The objective of Herencias del 36 is to record and disseminate the memories of the victims of Francoist repression. This is part of a project led by Dr Ruth Sanz Sabido (Canterbury Christ Church University, UK) with the collaboration of memory associations, survivors and victims’ relatives. Both the archive and a documentary film, also called Herencias del 36 (see a trailer in the Documentary section), aim to offer a platform to break away from the decades of silence and repression.
The roots of this archive lie in my research into memories of the Spanish Civil War within local communities. In my book Memories of the Spanish Civil War: Conflict and Community in Rural Spain (Rowman & Littlefield, 2016), I use the concept of ‘local memories’ to emphasise the importance of events that happened within small communities (for example, events that took place in one specific village), which can be narrated by individuals and passed on to future generations within that community. These very concrete events are, at the same time, part of a much wider scenario of conflict at a national level, which produces collective memories at a more abstract level. The focus on local memories transmitted through oral testimonies forms the basis of this online archive of testimonies.
Herencias del 36 is a map of memories that seeks to recover the voices of those more specific events that took place in smaller communities and are still remembered locally. They are memories about what happened to relatives, friends and neighbours, according to what they can recall. The number of people who can still narrate these memories is inevitably becoming smaller, so archiving what is still available and making it accessible for present and future generations is becoming increasingly urgent.
The archive seeks to engage members of the public in two ways: first, by providing a platform for them to participate in the project, a safe place for them to remember and record the experiences of their relatives and neighbours; and, secondly, by enabling an online archive of oral testimonies about the Spanish Civil War for a wider audience, which can be accessed freely by everyone.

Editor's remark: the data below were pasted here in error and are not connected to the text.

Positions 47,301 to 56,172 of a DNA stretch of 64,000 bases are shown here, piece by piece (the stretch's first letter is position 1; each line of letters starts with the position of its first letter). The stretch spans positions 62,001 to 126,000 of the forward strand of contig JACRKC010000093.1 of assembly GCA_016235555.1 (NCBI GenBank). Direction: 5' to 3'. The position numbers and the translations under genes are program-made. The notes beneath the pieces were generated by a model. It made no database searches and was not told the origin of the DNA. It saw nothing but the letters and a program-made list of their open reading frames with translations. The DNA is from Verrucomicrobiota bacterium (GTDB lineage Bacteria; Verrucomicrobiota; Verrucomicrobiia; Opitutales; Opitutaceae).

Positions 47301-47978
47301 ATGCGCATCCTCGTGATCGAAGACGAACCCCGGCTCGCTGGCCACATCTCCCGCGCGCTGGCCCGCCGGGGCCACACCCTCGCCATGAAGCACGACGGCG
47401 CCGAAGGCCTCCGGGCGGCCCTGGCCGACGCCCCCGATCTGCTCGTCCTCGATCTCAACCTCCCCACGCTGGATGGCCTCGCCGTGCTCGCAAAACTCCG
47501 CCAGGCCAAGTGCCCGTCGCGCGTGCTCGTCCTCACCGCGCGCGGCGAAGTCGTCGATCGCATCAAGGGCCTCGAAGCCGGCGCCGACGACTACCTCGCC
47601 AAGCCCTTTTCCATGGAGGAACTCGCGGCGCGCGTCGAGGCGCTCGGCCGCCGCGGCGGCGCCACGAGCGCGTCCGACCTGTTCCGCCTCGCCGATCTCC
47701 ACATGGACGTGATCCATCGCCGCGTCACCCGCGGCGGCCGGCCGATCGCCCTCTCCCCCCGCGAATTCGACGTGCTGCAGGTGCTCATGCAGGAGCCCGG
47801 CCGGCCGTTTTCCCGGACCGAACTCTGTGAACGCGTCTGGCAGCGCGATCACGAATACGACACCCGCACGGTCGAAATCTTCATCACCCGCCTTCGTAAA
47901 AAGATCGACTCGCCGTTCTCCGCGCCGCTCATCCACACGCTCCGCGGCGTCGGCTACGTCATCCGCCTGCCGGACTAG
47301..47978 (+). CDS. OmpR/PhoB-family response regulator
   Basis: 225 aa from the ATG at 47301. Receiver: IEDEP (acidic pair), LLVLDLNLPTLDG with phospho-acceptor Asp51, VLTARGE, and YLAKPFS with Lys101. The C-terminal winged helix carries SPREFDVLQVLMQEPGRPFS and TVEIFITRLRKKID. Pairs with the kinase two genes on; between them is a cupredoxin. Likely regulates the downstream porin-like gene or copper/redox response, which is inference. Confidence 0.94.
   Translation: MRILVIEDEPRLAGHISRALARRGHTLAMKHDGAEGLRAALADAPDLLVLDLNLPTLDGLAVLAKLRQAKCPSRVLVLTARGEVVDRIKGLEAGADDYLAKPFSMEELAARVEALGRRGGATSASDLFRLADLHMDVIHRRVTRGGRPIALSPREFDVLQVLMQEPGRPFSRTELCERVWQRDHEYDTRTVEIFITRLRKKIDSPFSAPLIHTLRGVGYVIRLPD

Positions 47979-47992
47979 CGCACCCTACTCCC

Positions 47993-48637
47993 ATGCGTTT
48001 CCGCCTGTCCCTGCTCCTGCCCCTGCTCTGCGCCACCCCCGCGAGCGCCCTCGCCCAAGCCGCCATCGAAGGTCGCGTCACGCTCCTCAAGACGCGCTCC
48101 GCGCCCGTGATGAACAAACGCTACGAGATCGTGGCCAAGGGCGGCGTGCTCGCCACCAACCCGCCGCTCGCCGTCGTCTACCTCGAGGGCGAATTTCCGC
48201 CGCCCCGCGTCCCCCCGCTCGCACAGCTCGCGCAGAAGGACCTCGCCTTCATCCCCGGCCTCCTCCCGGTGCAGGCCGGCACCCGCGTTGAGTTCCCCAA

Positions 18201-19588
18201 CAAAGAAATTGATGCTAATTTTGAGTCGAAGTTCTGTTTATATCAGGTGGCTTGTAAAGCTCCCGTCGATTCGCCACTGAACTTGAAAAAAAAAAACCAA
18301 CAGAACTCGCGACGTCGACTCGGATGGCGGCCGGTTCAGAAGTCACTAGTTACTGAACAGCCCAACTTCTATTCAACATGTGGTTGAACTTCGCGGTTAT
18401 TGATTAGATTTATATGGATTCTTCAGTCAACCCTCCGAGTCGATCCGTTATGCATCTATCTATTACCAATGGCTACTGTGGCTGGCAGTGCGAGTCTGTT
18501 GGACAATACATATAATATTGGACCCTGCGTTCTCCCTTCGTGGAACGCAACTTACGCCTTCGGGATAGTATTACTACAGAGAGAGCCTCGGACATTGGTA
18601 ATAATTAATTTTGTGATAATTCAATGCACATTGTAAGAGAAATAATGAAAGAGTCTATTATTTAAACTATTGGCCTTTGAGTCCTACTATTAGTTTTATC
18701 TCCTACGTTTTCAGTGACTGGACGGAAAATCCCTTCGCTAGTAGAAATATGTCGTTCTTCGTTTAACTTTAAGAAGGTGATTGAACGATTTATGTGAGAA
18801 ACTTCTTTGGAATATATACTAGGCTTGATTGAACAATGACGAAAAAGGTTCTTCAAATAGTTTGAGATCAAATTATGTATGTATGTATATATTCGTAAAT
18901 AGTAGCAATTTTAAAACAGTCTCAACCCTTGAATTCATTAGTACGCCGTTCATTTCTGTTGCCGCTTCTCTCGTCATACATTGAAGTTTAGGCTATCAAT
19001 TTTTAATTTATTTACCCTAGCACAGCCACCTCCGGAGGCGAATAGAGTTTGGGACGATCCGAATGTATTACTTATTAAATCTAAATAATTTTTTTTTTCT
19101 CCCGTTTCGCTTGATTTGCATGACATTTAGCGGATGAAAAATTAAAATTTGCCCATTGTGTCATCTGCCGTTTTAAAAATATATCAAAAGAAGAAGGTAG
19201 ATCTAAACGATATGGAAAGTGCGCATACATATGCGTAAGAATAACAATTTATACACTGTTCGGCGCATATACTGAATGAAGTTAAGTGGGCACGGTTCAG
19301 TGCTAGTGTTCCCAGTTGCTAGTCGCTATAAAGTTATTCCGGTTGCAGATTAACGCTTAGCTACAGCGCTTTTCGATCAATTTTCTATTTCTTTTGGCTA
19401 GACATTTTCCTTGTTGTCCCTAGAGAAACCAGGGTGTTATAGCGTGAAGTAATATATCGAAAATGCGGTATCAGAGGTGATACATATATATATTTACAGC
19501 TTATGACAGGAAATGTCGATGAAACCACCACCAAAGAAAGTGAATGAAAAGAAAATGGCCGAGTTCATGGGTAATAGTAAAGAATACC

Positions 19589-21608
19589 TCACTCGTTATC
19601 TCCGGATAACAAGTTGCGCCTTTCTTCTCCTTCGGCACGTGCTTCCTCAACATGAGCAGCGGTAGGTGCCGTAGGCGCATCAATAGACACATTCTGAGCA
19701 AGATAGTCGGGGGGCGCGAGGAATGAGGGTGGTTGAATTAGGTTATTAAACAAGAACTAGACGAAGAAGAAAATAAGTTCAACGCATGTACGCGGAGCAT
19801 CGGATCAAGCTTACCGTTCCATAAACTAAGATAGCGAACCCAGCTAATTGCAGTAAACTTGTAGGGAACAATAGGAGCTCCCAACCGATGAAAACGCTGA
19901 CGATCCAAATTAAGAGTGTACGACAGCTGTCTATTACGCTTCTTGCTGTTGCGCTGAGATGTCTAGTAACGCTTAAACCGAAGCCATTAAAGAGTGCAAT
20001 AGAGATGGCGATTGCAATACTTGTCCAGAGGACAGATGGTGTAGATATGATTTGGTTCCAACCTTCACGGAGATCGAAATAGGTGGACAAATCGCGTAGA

In addition to their testimonies, participants are encouraged to submit photographs or any documents that they may wish to contribute.
Ultimately, these local accounts about how the conflict was experienced by people in different villages and towns show us that the Civil War was far from the monolithic event that we are told about in history books and official statements. This growing body of testimonies also helps to counteract the imposition of the victors’ history and the myths they sponsored for decades.
How can I participate?
Testimonies are classified by provinces and municipalities (villages, towns, cities). They can be text-based, photographs, audio or video files, or brief accounts with factual information about particular cases. What happened to your relatives? What took place in your street or your village? The site also has a section to publish articles, news and related events.
To submit testimonies, articles or any comments, please email firstname.lastname@example.org